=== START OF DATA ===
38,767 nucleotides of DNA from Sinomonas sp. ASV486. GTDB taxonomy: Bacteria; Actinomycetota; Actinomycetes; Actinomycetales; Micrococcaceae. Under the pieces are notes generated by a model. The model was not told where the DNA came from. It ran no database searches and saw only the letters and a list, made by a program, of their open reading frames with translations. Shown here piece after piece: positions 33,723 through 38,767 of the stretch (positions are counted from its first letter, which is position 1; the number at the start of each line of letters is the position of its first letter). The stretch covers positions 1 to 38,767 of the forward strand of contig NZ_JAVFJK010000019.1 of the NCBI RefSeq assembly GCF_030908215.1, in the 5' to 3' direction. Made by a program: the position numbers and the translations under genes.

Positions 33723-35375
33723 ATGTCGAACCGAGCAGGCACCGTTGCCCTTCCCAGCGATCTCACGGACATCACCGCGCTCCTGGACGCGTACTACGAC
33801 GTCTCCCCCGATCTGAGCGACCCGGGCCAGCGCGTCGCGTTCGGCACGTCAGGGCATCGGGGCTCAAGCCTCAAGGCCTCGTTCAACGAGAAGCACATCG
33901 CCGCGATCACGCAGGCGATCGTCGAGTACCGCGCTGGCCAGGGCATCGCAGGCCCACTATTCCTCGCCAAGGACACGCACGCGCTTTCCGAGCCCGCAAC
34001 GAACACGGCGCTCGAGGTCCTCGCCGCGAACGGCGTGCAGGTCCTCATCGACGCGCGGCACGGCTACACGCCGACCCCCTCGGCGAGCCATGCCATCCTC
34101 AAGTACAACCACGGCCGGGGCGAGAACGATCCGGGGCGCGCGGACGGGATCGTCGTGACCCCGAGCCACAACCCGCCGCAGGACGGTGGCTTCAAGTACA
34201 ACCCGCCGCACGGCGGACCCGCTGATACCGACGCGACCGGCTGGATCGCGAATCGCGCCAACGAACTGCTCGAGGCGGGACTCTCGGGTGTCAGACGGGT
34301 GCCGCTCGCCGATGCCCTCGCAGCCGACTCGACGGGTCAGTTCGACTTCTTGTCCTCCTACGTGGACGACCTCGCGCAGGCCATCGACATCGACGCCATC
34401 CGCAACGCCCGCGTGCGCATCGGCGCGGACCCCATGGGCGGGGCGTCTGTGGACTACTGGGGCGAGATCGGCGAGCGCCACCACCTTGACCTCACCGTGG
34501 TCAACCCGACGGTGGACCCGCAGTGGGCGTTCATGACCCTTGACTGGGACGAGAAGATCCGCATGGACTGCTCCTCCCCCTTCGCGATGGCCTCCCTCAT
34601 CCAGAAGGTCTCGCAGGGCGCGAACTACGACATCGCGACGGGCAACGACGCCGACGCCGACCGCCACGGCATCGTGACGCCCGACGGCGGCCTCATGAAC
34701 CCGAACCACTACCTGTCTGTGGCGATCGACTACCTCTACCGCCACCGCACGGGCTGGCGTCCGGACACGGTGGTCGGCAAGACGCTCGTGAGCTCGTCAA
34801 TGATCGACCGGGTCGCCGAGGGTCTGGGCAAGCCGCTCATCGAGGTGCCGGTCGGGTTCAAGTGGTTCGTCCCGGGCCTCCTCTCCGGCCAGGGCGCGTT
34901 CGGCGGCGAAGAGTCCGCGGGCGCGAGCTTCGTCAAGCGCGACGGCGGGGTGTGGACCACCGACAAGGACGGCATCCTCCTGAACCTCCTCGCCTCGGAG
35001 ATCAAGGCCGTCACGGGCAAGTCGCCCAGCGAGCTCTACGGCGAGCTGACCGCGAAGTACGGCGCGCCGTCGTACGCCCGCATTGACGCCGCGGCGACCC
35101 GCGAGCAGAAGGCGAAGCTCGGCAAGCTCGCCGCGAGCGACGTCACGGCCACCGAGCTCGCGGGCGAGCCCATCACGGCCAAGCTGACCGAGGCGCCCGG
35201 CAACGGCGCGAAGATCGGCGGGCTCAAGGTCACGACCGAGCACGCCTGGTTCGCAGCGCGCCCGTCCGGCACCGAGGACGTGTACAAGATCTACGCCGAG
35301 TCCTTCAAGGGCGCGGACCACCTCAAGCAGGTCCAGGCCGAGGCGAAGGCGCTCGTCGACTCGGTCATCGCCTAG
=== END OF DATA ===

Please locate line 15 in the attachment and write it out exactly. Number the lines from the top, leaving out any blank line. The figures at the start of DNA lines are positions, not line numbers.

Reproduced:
34901 CGGCGGCGAAGAGTCCGCGGGCGCGAGCTTCGTCAAGCGCGACGGCGGGGTGTGGACCACCGACAAGGACGGCATCCTCCTGAACCTCCTCGCCTCGGAG